Planes, Pizza, and Positive Deviance
February 28, 2014
I’m not a huge fan of surprises, particularly when I’m flying. I’m the guy who bookmarks the flight status page on his phone, only takes carry-on luggage, and still gets to the airport way too early. But on a recent trip home from a conference in Texas, the airport had a surprise in store for me that showed a great example of positive deviance – defined in research by CPO faculty Gretchen Spreitzer and Scott Sonenshein as an intentional behavior that departs from expectations or norms in an honorable way.
When I arrived at the airport, I found out that my flight had been delayed several hours. But as anyone who has flown can attest, this was not the surprise. The surprise lay in how the airport staff handled this delay. In an industry notorious for crying “not it” when it comes to handling inadvertent delays, the Delta gate agents at the Austin (AUS) airport bucked the trend, both in word and deed.
Shortly after announcing the delay, a gate agent came back on the intercom in the boarding area to let us know that they had brought out a drink cart from their supply room, and that anyone in the area should feel free to have a soda or snack. When the same unfortunate gate agent (often the unfair target of traveler ire) had to announce that the delay would be stretched several hours beyond the original estimate, he concluded his announcement with an assurance that, “We will take care of you all, I promise.”
Having heard these announcements too many times before, the reaction in the boarding area was less than optimistic. These suspicions seemed to be confirmed when the gate agent soon grabbed his jacket and radio and left the boarding area. “Must be time to go home, at least for him,” I thought to myself.
Imagine my surprise when the gate agent returned with a stack of about a dozen pizzas! He and his colleagues quickly set up some folding tables, put out the pizza, and invited anyone in the area to come and join them for a pizza party . After our surprise wore off (and lots of cell phone pictures were taken), my fellow passengers and I joined in, and learned that the gate agent had stayed after his shift ended to go pick up the pizza and bring it to us.
The result of his effort was the calmest group of delayed passengers I had ever seen. I’ve seen people scream at gate agents over a 20-minute delay, yet here we were, four-plus hours after we were supposed to have left, laughing and enjoying pizza.
Though the gate agent left before I was able to catch his name, his actions reflected a great, live-action example of a positively deviant response to adversity. As noted by CPO faculty Kim Cameron and Bob Quinn in their work on positive leadership, making a positive difference often starts with considering individuals as “whole people,” rather than just participants in a one-dimensional relationship. In this case, the Delta staff could have treated us as just “passengers” – the other end of the air carrier-customer relationship – and only focused on our “passenger” problems.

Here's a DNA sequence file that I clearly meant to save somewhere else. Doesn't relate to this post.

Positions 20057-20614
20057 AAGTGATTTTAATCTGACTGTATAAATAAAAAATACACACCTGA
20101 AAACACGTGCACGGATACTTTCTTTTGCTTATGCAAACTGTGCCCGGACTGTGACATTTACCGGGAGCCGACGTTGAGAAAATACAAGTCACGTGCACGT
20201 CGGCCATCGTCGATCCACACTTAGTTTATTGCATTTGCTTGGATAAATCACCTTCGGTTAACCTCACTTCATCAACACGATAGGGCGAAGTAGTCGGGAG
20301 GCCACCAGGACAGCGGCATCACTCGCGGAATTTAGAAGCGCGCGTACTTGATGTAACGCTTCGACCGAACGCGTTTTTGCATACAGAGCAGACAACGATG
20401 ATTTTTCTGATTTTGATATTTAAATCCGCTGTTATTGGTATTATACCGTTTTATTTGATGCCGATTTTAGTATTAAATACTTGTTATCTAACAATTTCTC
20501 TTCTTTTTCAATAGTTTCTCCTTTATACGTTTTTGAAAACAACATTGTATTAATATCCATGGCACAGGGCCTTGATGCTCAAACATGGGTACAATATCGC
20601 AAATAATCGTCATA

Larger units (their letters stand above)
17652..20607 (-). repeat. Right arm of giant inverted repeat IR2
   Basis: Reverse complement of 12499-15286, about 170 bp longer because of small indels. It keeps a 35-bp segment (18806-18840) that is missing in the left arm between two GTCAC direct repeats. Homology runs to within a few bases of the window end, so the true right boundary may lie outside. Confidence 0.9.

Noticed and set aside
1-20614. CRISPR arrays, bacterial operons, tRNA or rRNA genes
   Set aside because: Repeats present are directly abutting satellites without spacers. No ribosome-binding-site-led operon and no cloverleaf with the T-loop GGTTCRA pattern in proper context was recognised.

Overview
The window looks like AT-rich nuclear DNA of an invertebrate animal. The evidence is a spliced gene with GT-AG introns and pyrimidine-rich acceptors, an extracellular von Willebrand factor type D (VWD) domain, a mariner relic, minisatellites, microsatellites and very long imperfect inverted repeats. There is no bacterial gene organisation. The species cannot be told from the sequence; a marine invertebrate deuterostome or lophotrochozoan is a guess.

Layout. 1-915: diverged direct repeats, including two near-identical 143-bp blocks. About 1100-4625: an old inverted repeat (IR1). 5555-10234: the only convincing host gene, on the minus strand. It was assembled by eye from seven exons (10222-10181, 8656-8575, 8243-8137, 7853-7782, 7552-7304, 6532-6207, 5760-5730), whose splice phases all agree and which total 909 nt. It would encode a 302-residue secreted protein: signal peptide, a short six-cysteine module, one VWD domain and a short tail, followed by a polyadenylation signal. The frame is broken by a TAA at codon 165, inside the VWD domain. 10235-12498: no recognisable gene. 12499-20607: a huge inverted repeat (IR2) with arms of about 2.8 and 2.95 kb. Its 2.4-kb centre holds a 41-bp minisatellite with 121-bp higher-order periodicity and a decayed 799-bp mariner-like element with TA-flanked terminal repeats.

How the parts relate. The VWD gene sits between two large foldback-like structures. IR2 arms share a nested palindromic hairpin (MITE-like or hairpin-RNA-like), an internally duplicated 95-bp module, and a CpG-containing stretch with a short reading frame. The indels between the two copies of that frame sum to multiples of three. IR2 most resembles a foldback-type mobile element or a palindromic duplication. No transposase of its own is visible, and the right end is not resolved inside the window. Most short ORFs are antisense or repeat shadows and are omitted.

By this carrier-customer definition, their work would have been done once the new plane was on its way and they had done everything they could to rebook passengers’ connections. Their obligation – get you where you paid to go – would have been addressed, and the gate agents could have gone home.
Instead, these gate agents chose to view passengers as whole people, possessing a variety of desires and needs (hunger, weariness, frustration) beyond just the need to get on the plane and go. By bringing out the drink cart, and later the pizza (both relatively low-cost gestures), the agents communicated a level of understanding, connection, and empathy for the passengers, acknowledging our multiple human needs, rather than just our singular customer needs.
Taking this perspective opened up a variety of different avenues for connecting with and supporting passengers, as the gate agents did, but can often be a hard perspective to see. Indeed, classic research on threat rigidity by CPO faculty Jane Dutton (along with Barry Staw and Ross faculty member Lance Sandelands) suggests that in the face of an unexpected challenge or threat, people can close themselves off and retreat to their well-practiced responses and ways of treating others (in this case, as simply “passengers”). However, particularly after an adverse event, taking this multi-dimensional, “whole person” view is critically important, as it may be the first step to re-forging a positive connection and engendering goodwill.
In the days that followed, I received multiple emails from Delta, apologizing for the delay and actively seeking opinions about how their staff handled the event or could handle it better going forward. Though this feedback seeking is an important part of “closing the loop” and improving (as shown in research by CPO faculty Sue Ashford and others), Delta’s response was all kick-started by the gate agents’ positively deviant reaction to a bad situation.
So next time you are facing an adverse event, take a moment to think: “What are the multiple needs people are facing right now?” Who knows, it might help you find the pizza – not just the plane – that will help turn the challenge into a positive outcome.
 In the days following this event, I learned that staff are encouraged to engage in this kind of proactive behavior by Delta, and that similar pizza deliveries have happened at other airports (and even on the runway!) as well: http://www.economist.com/blogs/gulliver/2013/03/runway-delays
Chris Myers is the Center for Positive Organizations’ Doctoral Research Fellow.